Thursday, November 03, 2005

House Moves Closer to Regulating Online Speech

Ah, you can always count on the House for stupid bills:

Online political expression should not be exempt from campaign finance law, the House decided Wednesday as lawmakers warned that the Internet has opened up a new loophole for uncontrolled spending on elections.

The House voted 225-182 for a bill that would have excluded blogs, e-mails and other Internet communications from regulation by the Federal Election Commission. That was 47 votes short of the two-thirds majority needed under a procedure that limited debate time and allowed no amendments.

The vote in effect clears the way for the FEC to move ahead with court-mandated rule-making to govern political speech and campaign spending on the Internet.


How is this not a violation of free speech? I mean, come on, even if you want to use the spectre of campaign finance reform to push this, there is a legitimate distinction between "speech" in which one pays a large broadcaster commercial rates for airtime and speech in which one manages one's own medium (a website). With a television commercial you pay someone to deliver an audience for your message, and so money gives leverage and lack of money leaves one stifled. With a website one puts the message out there for interested parties to read, and bringing people to the site relies on word of mouth (which absolutely is not and should not be controlled).

Oh, and in case you were curious how this vote broke down, surprisingly, it was the Republicans who were in favor of exempting blogs, rather than the Democrats. Uhm, Dems, what the hell?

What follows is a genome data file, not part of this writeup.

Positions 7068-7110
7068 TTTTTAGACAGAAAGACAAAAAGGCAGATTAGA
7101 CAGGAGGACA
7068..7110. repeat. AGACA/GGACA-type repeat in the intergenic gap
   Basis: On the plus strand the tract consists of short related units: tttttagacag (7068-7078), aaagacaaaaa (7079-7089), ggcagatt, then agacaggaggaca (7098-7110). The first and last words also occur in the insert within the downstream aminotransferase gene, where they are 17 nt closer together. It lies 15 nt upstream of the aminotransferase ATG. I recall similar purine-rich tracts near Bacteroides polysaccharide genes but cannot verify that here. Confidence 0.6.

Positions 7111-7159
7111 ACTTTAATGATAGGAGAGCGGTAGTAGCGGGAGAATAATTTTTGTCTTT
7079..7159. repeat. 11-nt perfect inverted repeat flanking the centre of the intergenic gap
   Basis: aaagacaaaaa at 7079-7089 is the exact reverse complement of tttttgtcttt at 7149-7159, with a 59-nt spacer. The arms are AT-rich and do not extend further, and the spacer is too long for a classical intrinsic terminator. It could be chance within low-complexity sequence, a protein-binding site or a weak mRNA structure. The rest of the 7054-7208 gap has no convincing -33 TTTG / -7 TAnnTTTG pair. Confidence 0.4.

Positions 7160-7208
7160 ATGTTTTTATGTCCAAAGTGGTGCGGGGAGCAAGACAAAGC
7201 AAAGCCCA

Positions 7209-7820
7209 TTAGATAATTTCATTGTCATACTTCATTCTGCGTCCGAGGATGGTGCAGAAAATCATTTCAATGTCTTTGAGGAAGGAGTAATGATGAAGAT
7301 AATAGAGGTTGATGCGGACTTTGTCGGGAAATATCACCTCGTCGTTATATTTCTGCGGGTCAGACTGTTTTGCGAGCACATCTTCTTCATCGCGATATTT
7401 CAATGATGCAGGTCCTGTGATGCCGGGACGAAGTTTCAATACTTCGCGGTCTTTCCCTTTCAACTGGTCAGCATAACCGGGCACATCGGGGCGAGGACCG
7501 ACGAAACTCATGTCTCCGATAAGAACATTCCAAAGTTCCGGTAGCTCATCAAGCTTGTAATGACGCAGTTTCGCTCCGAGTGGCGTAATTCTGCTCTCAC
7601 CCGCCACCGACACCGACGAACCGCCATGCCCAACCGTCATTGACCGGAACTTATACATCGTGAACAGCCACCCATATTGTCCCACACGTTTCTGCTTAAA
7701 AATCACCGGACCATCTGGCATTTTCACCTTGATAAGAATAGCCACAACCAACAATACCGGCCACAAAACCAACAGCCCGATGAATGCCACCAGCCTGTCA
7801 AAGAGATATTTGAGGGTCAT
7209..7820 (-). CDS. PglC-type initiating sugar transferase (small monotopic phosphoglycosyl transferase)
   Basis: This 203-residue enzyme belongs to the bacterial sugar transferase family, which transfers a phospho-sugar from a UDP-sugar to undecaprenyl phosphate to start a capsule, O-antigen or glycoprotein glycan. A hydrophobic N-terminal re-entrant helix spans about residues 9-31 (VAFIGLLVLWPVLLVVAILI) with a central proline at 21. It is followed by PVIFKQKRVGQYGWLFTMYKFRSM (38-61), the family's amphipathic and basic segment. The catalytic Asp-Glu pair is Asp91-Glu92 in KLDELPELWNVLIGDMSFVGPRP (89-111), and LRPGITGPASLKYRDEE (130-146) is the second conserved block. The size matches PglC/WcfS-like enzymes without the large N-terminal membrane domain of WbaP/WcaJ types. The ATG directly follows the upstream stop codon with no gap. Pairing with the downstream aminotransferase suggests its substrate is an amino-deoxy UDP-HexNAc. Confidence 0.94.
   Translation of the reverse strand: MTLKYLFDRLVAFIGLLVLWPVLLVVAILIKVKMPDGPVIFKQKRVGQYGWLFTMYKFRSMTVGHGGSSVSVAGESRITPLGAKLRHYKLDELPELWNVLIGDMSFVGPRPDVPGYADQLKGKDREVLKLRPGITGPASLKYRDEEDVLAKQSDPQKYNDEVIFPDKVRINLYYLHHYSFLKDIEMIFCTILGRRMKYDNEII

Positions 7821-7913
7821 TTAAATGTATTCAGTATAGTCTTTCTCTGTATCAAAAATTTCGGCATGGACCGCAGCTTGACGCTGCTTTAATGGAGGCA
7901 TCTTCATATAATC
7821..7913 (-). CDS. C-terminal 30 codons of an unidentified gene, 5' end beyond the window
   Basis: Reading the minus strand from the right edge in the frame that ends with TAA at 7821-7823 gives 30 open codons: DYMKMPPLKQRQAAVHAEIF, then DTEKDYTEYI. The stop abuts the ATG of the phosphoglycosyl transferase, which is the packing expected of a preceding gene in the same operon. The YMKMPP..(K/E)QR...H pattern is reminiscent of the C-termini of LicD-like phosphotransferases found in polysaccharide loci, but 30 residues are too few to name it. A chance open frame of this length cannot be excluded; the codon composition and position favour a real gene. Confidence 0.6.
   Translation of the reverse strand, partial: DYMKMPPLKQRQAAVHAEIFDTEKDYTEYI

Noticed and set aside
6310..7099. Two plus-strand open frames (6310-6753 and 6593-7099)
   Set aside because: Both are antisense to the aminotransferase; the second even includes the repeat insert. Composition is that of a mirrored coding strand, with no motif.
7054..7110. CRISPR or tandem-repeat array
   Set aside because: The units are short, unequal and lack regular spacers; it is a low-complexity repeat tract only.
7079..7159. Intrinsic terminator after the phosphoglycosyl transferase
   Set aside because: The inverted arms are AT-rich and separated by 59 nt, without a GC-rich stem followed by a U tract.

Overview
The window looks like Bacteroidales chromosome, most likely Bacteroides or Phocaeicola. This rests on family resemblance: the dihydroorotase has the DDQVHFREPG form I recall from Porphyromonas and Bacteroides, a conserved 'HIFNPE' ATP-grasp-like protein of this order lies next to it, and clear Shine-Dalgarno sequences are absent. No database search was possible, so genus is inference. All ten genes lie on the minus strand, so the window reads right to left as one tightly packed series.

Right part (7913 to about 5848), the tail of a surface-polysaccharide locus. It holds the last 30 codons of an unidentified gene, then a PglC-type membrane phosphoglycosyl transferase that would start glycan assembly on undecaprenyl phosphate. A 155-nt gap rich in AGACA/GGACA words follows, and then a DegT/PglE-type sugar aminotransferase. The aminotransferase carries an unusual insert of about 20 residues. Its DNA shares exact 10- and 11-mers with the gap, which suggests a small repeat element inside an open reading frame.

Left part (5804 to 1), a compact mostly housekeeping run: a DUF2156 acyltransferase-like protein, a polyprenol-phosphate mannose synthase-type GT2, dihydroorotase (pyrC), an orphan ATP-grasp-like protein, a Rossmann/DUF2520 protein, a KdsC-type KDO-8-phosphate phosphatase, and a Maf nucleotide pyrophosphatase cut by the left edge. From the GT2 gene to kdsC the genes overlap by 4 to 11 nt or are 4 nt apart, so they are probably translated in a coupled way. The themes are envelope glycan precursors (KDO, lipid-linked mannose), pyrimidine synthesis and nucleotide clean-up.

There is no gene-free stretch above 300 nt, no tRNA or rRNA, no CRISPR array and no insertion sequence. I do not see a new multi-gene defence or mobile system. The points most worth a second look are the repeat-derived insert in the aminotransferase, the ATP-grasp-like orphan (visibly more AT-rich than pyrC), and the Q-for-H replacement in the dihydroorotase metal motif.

Yeas Nays NV
Republican 179 38 13
Democratic 46 143 13

Here's the heart of the matter...

Without his legislation, Hensarling said, "I fear that bloggers one day could be fined for improperly linking to a campaign Web site, or merely forwarding a candidate's press release to an e-mail list."

Bloggers from liberal and conservative perspectives made similar predictions at a hearing on the subject in September. "Rather than deal with the red tape of regulation and the risk of legal problems, they will fall silent on all issues of politics," said Michael J. Krempasky, director of the Web site RedState.org.

House Speaker Dennis Hastert, R-Ill., writing Wednesday on a blog he recently started, said the bill "is about all the folks out in the blogosphere. It's going to protect what you say. It keeps the hand of the federal government out of Internet speech."

But Meehan said no one wants to regulate bloggers.


Uh huh, I buy that.

Posted by crimnos @ 8:23 AM

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Ugh.
The last free frontier is about to be corraled.

Posted by Blogger james @ 2:51 PM #
 
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